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A Call to Care for the Earth

Image credit: Sisters of Notre Dame de Namur

Least we forget Sr. Dorothy Stang’s and her life lived faithful to her ‘call to care for the Earth’ here are a few of the ‘signposts’ on her journey.

Sister Dorothy Stang decided early on that she would give her life to God as a Sister of Notre Dame de Namur. Her deepest desire was to serve the poor as a missionary and on her application she wrote, “I want to be a missionary in China.”

But God’s plan was not Dot’s plan. After teaching in Chicago and Phoenix she was to serve in Brazil. She and four other Sisters went to Brazil in 1966 where she worked to help poor farmers build independent futures for their families until her murder on 12th February, 2005.

The Lungs of the Earth

Over the years, the work became progressively more dangerous for the Sisters in Brazil and for the farmers and their families. As the world discovered the vast possibilities offered by the rich natural resources of the Amazon rain forest, people with more limited and self-centred goals began to plan ways to capitalise upon them. Gradually, loggers, ranchers, land speculators, and agribusiness became the dominant forces in the region, victimising the poorer farmers and destroying the rain forest.  Here are some amazing facts:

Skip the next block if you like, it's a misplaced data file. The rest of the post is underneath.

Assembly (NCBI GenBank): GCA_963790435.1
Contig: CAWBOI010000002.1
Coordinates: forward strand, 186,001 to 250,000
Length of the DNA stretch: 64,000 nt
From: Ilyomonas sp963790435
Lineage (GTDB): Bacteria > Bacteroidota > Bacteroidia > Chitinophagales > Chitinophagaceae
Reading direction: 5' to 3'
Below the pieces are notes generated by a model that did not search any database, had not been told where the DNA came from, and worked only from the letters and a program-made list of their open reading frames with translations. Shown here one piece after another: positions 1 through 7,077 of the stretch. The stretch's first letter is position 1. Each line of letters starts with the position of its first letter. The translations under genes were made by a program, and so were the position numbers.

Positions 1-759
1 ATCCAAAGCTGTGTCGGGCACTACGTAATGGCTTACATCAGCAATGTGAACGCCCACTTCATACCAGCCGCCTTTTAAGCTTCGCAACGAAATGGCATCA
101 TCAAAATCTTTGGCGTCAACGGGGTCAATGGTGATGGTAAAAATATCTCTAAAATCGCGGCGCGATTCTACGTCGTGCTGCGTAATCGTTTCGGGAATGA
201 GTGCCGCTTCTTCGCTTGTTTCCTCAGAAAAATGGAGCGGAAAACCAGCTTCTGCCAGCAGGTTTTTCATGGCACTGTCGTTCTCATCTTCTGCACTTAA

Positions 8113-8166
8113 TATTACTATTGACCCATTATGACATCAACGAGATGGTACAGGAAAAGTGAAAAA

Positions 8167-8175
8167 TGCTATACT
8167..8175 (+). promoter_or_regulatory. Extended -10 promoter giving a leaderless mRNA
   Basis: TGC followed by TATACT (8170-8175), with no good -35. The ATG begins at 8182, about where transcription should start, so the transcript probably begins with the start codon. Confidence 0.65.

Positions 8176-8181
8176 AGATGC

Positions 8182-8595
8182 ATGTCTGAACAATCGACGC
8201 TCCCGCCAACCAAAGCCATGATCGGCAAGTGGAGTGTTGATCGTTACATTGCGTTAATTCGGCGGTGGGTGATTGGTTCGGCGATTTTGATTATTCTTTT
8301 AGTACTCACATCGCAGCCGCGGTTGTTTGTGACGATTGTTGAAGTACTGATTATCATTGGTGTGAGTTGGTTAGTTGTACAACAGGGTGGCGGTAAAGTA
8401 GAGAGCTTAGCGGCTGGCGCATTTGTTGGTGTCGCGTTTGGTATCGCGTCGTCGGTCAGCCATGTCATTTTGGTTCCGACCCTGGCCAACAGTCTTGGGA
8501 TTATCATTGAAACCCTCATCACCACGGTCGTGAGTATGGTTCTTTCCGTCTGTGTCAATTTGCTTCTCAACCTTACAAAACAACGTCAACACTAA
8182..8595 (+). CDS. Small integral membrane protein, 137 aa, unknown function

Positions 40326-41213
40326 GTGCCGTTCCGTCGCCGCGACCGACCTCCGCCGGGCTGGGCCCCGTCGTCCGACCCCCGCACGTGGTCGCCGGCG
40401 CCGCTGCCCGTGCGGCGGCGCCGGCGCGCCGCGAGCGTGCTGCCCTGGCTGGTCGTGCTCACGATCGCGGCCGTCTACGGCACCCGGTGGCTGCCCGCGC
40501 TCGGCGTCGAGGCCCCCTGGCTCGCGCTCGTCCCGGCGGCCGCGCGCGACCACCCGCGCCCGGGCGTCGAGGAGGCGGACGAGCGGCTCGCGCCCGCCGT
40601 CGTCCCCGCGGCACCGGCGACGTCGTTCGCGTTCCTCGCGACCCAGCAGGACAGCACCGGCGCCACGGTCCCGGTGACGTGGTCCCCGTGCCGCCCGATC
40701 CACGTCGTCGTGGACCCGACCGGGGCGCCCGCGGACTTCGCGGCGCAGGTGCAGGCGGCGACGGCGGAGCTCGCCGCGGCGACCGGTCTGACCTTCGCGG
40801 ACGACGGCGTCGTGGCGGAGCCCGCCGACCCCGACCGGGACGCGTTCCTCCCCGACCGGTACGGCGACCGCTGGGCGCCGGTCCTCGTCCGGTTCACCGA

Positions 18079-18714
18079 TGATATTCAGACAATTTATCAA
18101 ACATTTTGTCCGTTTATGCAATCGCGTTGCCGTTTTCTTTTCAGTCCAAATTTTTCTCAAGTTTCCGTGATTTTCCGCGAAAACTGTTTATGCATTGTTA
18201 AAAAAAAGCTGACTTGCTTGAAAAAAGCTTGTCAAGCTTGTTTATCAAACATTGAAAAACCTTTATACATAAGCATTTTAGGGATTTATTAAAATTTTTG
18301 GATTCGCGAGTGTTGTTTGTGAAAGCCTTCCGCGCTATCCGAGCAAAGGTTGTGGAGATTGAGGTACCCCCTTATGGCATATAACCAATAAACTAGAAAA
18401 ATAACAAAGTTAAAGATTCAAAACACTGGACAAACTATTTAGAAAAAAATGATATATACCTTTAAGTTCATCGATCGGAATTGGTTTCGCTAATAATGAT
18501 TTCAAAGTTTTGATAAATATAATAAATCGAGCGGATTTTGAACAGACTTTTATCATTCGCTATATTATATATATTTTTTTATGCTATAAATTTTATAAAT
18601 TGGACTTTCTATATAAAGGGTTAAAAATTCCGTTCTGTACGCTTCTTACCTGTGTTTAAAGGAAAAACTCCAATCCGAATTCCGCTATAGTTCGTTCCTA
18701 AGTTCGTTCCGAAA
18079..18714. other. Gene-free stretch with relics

• The Amazon rain forest is one of the largest remaining virgin forests on earth.
  • Its original trees and vegetation comprise 40% of all the tropical rain forests in the world.
  • The forest hosts 50% of the world’s plant species and is home to 20 million people.
  • In addition, 20% of the earth’s fresh water reserve runs through the Amazon River basin.

Sister Dorothy understood that the rain forest (also called the Earth’s lungs) plays a critical role in the exchange of gases between the biosphere and the atmosphere. Her frustration grew as she witnessed the destruction of this natural resource so vital to her people’s and the planet’s future. She saw the forest and the people plundered for financial gain by illegal logging operations, land speculators, and cattle ranchers. She witnessed political leaders allowing the destruction to continue.

On a ‘death list’